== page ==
Bryce is among the most vocal candidates in 2018 on the urgency of climate action – he has built his campaign around a 'Green New Deal' plan for environmentally sustainable jobs that pay a living wage. An army veteran, he told ABC News his time in the military convinced him that the threat of climate change extends beyond extreme weather and rising temperatures.

"As a result of being dependent on fossil fuels... we send troops to protect resources like oil," Bryce said, citing the Iraq war as an example of why the U.S. must invest in independent, renewable energy sources.

Bryce is a member of Ironworkers Local 8 Union, and has firsthand experience working in the energy industry. He argued that environmentally sustainable development is often much better for construction workers’ health and safety.

Describing his work in iron ore mining, Bryce said that after he finished each 12-hour shift, he would be "covered with red, everywhere." It took him three showers to get the red dust off his body, he said, and even then, he felt the toll the work took on his health.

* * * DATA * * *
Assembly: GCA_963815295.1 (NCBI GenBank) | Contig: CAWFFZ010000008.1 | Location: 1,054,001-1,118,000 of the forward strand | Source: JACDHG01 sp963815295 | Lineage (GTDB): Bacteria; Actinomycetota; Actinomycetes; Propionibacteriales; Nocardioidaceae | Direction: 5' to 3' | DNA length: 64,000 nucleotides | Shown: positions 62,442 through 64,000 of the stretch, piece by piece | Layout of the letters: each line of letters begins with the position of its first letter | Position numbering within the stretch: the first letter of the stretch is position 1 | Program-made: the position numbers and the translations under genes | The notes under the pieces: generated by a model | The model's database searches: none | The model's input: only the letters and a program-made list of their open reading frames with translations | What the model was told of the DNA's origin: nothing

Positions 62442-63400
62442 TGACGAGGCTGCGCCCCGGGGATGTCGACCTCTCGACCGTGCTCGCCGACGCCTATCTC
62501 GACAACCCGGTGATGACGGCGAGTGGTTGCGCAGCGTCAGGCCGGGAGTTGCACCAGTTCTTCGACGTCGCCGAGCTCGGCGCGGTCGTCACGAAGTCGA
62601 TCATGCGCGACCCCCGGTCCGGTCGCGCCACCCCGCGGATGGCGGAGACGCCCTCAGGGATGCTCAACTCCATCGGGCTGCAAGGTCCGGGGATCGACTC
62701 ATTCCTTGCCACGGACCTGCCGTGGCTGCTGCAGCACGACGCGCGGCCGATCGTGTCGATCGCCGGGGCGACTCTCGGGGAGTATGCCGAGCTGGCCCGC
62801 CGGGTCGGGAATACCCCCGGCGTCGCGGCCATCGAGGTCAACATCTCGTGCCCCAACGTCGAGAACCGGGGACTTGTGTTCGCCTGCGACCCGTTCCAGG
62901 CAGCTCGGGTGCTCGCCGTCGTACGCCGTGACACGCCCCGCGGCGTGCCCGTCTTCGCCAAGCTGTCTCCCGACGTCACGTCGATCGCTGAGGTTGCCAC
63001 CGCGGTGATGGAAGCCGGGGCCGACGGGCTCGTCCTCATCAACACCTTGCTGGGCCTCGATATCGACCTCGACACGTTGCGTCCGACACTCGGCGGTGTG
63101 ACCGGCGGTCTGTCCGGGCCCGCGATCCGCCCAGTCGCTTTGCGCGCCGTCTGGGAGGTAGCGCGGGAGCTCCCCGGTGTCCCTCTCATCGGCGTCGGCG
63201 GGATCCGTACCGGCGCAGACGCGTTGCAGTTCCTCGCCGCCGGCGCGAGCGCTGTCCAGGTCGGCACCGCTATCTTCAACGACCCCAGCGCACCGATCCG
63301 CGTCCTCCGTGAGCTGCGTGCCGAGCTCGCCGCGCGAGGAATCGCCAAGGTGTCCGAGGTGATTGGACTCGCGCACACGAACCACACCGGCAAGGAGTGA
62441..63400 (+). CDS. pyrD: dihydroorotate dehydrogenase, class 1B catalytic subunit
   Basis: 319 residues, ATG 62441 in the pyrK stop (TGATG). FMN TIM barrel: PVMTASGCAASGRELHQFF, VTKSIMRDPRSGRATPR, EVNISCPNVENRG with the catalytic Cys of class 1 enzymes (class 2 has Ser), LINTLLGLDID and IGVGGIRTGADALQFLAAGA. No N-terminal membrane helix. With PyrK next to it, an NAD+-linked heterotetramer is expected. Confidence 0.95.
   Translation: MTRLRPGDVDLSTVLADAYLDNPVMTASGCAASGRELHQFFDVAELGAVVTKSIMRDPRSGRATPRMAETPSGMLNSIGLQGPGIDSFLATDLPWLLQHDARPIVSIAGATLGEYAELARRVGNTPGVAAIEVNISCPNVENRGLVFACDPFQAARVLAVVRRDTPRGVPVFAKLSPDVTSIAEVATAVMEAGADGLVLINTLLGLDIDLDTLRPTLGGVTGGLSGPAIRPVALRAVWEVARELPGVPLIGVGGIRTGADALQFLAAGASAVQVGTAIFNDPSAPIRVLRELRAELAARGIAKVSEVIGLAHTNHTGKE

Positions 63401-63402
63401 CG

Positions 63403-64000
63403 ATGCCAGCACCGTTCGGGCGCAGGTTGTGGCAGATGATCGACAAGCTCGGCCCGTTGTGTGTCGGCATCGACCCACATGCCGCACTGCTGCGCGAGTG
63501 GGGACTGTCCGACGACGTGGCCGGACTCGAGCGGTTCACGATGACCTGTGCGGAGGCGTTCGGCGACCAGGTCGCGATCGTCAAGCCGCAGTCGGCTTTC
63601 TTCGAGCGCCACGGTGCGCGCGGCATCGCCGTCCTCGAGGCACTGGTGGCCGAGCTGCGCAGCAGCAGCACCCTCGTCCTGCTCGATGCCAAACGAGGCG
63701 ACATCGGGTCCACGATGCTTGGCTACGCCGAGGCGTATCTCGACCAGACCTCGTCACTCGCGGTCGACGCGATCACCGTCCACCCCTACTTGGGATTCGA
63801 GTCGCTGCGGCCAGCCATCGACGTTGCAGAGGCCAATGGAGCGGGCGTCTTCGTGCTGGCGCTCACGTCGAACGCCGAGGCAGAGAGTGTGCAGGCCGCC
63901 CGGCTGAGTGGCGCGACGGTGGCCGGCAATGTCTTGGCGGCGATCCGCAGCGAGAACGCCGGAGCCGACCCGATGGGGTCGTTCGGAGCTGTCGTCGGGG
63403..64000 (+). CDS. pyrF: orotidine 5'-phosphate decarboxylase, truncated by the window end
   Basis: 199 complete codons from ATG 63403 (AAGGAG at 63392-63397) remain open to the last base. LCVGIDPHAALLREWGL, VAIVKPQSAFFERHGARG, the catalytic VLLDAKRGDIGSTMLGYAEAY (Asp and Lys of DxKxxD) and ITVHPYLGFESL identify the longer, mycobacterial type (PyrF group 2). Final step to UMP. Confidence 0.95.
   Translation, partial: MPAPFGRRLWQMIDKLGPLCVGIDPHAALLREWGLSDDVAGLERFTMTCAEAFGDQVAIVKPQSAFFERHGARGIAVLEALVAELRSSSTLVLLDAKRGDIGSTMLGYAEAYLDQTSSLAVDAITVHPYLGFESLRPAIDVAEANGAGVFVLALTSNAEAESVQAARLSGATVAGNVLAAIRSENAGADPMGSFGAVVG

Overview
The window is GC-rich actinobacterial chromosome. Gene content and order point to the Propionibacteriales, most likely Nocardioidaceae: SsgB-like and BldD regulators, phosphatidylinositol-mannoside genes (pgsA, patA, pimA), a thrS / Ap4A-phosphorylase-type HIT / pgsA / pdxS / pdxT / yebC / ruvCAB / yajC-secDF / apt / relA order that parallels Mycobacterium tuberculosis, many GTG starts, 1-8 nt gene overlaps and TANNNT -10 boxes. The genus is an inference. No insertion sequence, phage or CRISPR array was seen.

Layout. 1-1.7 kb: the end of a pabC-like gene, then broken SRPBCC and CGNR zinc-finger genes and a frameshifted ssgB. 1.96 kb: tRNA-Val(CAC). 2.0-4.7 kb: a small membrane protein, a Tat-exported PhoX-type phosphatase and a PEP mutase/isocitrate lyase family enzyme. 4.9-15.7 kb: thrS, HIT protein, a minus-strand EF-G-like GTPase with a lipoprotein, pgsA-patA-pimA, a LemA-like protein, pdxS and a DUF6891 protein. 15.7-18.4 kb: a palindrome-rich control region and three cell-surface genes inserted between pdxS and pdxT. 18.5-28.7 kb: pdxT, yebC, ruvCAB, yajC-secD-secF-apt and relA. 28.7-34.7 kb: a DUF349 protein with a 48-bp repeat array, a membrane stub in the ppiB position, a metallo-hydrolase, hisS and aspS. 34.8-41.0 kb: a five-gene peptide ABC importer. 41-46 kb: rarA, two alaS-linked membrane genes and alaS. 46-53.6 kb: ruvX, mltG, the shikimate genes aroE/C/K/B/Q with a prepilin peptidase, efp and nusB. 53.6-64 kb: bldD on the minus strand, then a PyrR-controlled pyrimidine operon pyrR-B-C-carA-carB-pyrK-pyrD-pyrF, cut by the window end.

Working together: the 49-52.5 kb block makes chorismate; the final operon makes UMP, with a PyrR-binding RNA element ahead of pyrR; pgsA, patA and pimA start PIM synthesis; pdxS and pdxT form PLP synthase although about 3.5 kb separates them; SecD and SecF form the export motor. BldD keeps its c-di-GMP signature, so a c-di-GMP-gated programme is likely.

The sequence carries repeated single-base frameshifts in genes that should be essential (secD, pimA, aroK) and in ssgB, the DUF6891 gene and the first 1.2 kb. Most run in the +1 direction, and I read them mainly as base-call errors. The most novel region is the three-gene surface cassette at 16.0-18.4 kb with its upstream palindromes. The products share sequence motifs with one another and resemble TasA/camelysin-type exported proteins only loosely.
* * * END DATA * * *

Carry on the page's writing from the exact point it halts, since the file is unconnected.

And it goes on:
"It’s just filthy. When you get done working, you’re coughing – I stopped smoking, but I felt like I smoked a carton after every shift. And that’s with the safety equipment on, too, with the respirators," he said. "When you compare that to something like putting up a wind turbine, its completely the opposite – you’re tired from the work, and sometimes dirty, but it’s a clean dirt."

In addition to creating green jobs that offer workers a higher standard of living, Bryce wants to hold polluters accountable, including by prosecuting Exxon Mobil for the negative health effects of fossil fuels on the public.

Asked why he is calling to prosecute Exxon Mobil, Bryce didn’t equivocate.

"We have records that show that they knew about the negative effects of fossil fuels on the health of the public, both long and short term, and intentionally just continued profiting off it. We need to make them accountable to the communities that have been hurt by their pipelines and pollution," he said.

Exxon Mobil did not immediately respond to ABC News' request for comment on Bryce's claims.

Bryce’s "Green New Deal" stimulus aims to get the U.S. entirely off fossil fuels by 2035 while creating thousands of new jobs in the renewable energy sector.